EHF's Hurricane Harvey survey shines a light on struggles of those most in need
Nearly a year after Hurricane Harvey hit Texas, 30% of residents affected by the storm say their lives remain disrupted. That's according to an Episcopal Health Foundation/Kaiser Family Foundation survey of residents in the 24 hardest-hit Texas counties.
The Harvey anniversary survey is a key part of EHF's ongoing effort to change the conversation to ensure that those most in need receive the help they need the most after Harvey.
“One year later, many of those with the fewest resources are still struggling to bounce back from Harvey’s punch,” said Elena Marks, EHF's president and CEO. “This kind of information is crucial to letting government and other recovery organizations know what Texans still need for a long-term comeback.”
Shao-Chee Sim, EHF's VP for applied research, and his team presented the survey findings to nationwide philanthropy groups, local governments, Harvey town hall meetings, post-Harvey conferences, and the Governor's Harvey Recovery Workgroup. Many long-term recovery groups working across Texas primarily used information from the survey to invest funds and resources in areas in most need highlighted by the survey results.
Local, statewide and national news coverage featured stories on the many different struggles identified in the survey, including articles in the Houston Chronicle, The New York Times, The Wall Street Journal, Washington Post, Texas Tribune, Associated Press, and many more.
Overall, the new survey found 70 percent of affected residents say their lives are largely or almost back to normal, up from 56 percent three months after the storm. The survey found 8 percent of all residents remain displaced from their pre-Harvey homes. This includes 20 percent of Golden Triangle area (Beaumont/Orange/Port Arthur) residents.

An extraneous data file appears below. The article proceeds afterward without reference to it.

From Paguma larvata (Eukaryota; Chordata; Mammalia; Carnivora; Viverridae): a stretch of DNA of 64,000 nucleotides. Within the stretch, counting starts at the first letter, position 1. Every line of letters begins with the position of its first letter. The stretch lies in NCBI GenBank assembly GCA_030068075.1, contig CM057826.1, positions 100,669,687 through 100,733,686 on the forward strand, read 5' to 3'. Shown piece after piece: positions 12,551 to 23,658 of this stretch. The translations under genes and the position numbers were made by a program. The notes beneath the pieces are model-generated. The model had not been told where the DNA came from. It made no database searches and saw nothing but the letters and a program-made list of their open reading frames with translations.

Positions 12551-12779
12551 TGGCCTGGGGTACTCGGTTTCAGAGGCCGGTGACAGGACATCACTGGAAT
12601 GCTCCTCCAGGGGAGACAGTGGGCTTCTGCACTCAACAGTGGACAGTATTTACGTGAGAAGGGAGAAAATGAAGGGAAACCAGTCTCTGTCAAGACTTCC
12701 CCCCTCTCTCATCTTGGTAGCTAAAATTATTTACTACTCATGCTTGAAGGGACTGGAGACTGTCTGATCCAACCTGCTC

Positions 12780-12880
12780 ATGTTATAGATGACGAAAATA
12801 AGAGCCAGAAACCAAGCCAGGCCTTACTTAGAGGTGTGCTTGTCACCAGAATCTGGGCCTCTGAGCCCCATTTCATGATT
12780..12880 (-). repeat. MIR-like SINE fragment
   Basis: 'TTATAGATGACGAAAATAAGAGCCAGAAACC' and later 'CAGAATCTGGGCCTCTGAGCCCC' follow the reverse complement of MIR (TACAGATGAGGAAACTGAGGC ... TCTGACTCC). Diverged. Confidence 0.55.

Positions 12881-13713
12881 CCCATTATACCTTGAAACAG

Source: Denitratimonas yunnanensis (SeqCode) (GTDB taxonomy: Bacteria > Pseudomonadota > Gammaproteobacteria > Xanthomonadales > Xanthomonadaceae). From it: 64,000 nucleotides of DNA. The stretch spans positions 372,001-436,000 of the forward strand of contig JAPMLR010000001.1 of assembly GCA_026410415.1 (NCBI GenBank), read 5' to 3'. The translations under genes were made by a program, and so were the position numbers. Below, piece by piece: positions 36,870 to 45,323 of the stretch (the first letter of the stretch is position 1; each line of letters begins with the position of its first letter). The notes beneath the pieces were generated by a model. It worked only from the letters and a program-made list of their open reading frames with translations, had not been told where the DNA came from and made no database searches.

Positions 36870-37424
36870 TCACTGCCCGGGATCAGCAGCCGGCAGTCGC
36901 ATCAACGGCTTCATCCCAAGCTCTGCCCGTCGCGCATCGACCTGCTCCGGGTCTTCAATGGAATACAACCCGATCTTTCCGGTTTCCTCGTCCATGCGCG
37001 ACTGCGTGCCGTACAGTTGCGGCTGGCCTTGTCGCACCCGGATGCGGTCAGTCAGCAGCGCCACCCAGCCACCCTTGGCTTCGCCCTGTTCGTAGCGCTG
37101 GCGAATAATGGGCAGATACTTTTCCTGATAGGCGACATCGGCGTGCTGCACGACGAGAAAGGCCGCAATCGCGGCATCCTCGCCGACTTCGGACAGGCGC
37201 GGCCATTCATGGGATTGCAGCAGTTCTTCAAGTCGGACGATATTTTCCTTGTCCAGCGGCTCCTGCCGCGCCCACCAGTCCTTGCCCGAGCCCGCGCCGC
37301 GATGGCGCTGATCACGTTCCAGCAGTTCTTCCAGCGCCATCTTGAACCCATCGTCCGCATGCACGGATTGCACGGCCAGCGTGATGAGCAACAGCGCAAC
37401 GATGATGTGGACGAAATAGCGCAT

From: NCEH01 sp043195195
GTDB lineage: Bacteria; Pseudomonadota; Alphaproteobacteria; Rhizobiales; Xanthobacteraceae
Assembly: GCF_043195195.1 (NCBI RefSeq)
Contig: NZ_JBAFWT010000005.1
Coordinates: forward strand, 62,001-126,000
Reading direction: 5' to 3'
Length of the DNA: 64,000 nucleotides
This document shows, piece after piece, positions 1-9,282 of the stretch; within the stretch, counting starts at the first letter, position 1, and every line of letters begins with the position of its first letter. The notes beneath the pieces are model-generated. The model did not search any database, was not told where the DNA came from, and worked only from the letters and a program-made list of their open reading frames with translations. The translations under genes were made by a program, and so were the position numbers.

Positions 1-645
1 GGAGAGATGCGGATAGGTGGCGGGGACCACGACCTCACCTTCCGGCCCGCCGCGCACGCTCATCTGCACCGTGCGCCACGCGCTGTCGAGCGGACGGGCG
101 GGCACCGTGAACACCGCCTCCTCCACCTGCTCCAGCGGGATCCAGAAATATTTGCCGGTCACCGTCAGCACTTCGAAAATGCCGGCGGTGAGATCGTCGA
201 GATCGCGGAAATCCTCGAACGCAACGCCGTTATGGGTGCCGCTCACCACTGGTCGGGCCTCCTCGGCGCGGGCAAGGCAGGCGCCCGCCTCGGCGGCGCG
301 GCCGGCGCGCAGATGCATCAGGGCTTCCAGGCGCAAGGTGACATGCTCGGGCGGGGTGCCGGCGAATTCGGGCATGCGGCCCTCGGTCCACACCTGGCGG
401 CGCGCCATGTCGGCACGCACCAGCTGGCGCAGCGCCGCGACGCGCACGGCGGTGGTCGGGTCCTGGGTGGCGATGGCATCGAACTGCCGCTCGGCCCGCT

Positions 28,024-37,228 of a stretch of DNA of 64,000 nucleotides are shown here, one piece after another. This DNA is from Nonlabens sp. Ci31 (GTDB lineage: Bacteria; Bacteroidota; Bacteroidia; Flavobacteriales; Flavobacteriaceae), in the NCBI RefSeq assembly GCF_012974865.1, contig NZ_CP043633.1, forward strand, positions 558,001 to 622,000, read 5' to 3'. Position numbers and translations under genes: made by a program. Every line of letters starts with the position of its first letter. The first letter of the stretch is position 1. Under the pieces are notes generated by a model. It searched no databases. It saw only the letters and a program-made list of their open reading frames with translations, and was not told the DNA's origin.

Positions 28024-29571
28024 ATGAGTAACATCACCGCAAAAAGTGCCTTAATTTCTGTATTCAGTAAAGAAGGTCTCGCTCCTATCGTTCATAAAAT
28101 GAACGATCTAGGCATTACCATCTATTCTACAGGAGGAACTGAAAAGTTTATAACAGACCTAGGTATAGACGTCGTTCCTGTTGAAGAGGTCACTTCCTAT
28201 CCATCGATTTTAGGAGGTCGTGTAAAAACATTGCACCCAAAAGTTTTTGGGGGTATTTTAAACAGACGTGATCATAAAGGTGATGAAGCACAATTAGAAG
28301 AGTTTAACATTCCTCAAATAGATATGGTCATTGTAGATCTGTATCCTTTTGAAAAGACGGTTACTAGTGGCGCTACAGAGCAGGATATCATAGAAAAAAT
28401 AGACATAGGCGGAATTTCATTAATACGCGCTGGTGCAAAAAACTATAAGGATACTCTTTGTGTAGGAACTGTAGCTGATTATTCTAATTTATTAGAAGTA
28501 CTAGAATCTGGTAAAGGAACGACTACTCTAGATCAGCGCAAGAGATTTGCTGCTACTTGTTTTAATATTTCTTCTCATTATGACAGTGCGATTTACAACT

One worrisome sign: 42% of affected residents say they are not getting the help they need to recover, essentially unchanged from our first survey three months after the storm. Affected residents most likely to say they aren’t getting the help they need include Black residents (60%), those living in the Golden Triangle (50%), or those who have self-reported incomes below $50,000 for a family of four (50%).
The biggest areas of need are applying for financial assistance (28% of affected residents say they need more help), navigating the different systems for receiving aid (27%) and repairing home damage (24%).
Affected residents also say they need more help finding affordable housing (14%), finding a job (11%), and getting health care (16%) and mental health care (9%). These shares are little changed since three months after the first survey, suggesting that help has been slow to come to those most in need.
Three in 10 impacted Texans say Harvey affected their mental health, but few say they're getting help
About three in ten (31%) affected residents report some storm-related negative effects on their mental health, including having a harder time controlling temper (19%), feeling their mental health has gotten worse (18%), taking a new prescription for a mental health issue (10%), or increasing their alcohol use because of Harvey (6%). These shares are similar to those reported three months after Harvey, suggesting there has either not been much improvement or there has been further decline since then.
Despite the relative prevalence of these issues, few (8%) affected residents say that they or someone in their household has received mental health services since the storm. A similarly small share (11%) say there was a time since the hurricane when they thought they or a family member might need mental health services but did not receive them. These shares are somewhat higher among those who say their lives are still disrupted from the storm.
Health effects from the storm persist
Overall, 16% of affected residents say they or someone in their household has a health condition that is new or has gotten worse since Harvey. That’s similar to the share reporting health problems three months after the storm, suggesting that many health effects from the storm continue to linger. The most commonly reported new or worsening health conditions include respiratory problems such as asthma, coughing or other breathing problems (32% of those reporting a health condition), and high blood pressure (10%).
WATCH: A summary of the survey findings on KPRC-TV's Houston Life